Additionally, the drop in tourism, which shrunk by 80% compared to 2019, and the border closures with Libya and Algeria exacerbated our economic situation. Our economy shrunk by almost 9% last year — the worst level Tunisia has seen in more than six decades — which impacted our balance of payments position.
However, remittances have remained good and the decrease in oil prices last year helped Tunisia’s energy deficit, given that we are an oil importer.
Despite the pandemic, our foreign currency reserves strengthened in 2020, reaching five months of imports, up from 2018, which was equivalent to three months of imports. This growth in reserves has also helped to maintain the exchange rate.
We expect to reach economic growth of 3.8% in 2021, though that depends on how we manage what is left of the pandemic and our vaccination programme. The Tunisian economy is recovering this year; exports are up, thanks to a recovery in Europe.
That has helped our foreign currency reserves and the balance of our credit accounts. Additionally, stability in Libya has helped recovery too. Exports to Libya in the first quarter this year were considerably higher than last year. Those two factors, combined with the management of a vaccination campaign, will contribute to grow the recovery in Tunisia.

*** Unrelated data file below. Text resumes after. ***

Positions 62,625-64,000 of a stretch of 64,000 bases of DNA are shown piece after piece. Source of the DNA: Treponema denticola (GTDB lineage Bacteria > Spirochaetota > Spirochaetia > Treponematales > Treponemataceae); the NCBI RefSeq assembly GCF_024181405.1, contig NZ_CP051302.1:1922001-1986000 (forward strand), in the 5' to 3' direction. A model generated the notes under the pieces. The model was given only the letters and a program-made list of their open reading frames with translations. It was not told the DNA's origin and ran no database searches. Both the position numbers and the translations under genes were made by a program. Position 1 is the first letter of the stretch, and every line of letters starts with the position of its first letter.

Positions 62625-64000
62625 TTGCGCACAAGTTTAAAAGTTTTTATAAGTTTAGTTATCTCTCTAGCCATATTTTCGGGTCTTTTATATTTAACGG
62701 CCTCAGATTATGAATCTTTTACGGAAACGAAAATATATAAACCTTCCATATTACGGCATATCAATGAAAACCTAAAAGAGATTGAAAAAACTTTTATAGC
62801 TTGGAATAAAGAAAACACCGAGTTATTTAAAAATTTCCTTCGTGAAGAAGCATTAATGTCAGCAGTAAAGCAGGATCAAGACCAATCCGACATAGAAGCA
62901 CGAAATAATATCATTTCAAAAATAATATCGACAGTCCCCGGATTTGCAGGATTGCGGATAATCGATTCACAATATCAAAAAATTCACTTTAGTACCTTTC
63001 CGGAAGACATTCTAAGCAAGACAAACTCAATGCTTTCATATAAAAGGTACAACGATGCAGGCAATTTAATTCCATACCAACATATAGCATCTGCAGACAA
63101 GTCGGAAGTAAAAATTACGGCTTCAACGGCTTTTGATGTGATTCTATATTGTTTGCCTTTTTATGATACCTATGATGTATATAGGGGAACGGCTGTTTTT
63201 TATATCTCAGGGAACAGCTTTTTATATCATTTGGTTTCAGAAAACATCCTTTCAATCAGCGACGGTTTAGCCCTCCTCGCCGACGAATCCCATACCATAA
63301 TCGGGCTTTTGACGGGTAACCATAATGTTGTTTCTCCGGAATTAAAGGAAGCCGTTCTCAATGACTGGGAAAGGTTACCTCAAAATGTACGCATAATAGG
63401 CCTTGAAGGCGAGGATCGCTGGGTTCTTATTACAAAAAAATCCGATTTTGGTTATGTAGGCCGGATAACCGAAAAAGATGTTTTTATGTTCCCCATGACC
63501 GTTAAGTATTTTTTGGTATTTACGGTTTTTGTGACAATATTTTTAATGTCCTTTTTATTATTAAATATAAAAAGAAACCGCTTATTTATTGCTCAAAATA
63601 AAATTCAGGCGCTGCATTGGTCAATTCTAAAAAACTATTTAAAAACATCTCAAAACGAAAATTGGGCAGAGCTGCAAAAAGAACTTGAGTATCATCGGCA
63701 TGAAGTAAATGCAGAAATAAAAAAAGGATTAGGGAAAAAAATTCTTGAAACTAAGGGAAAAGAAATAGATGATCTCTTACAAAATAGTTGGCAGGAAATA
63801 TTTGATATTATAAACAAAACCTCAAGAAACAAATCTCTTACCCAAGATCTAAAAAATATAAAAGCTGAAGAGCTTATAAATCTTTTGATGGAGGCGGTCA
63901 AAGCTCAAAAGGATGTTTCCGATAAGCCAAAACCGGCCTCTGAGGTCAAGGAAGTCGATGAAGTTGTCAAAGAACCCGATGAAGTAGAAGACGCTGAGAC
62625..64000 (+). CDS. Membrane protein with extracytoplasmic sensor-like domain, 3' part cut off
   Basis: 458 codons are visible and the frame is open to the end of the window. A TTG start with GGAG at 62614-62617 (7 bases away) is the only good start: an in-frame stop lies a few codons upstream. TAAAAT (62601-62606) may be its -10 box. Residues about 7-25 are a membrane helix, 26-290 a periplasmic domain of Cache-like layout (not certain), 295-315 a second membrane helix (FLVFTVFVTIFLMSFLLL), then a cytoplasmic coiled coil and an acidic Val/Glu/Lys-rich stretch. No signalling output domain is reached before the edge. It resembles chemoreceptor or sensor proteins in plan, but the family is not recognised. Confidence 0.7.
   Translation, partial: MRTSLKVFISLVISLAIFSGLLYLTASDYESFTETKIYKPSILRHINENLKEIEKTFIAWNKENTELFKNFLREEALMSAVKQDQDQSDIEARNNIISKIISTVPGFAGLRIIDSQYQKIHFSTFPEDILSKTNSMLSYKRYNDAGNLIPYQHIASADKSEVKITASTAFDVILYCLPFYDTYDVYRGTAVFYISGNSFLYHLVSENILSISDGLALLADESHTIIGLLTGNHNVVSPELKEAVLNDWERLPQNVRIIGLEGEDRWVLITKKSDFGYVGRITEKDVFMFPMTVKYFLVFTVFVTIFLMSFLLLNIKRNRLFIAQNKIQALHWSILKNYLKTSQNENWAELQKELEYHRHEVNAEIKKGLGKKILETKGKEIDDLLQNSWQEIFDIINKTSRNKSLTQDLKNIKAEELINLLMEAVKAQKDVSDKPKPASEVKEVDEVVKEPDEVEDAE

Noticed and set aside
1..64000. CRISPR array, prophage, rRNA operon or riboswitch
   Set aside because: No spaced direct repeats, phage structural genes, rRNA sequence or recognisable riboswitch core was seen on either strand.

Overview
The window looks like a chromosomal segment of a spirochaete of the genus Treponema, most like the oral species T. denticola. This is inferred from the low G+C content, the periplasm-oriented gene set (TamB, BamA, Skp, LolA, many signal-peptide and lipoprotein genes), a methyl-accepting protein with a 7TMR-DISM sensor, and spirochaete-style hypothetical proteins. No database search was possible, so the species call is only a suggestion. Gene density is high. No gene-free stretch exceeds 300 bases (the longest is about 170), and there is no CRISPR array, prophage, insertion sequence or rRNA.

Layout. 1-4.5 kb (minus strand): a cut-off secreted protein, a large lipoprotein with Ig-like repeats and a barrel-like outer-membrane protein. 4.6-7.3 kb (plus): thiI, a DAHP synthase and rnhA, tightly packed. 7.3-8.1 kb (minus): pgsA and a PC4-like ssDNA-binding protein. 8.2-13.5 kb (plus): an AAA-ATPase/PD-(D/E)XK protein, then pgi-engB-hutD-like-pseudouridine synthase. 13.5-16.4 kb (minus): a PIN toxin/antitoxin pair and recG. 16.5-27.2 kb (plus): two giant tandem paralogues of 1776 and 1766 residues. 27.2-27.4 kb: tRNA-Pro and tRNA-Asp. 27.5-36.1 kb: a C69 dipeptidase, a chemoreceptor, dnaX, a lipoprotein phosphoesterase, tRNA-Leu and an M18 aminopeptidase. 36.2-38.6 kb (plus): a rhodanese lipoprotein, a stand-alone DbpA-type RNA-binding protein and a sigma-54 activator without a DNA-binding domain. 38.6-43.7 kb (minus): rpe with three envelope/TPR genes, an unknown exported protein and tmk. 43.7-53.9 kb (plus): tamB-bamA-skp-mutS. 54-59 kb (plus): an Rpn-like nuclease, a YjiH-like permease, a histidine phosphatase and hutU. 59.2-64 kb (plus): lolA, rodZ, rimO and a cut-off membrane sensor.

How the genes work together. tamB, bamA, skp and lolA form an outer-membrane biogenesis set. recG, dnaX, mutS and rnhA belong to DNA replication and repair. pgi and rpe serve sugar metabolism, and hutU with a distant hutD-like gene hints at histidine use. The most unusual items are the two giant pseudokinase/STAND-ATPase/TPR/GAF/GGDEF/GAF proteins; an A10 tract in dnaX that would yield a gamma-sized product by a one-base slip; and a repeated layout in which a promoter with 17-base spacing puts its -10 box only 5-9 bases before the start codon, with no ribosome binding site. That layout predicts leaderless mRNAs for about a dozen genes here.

However, tourism is not expected to reach the pre-pandemic levels, which is a challenge for us. It is clear that, economically, we cannot do another lockdown. We were faced with the trade-off between the lockdown and the necessity to provide people with revenue and maintain economic activity. The tough decisions made last year impacted the economy very strongly.
Today, we are focusing on other important measures, such as mandatory mask wearing and social distancing. Our focus is trying to maintain economic activity to ensure we do not see the contraction levels we saw in 2020.
Many emerging markets are beginning to reverse the monetary loosening introduced last year. What is the direction of monetary policy in Tunisia?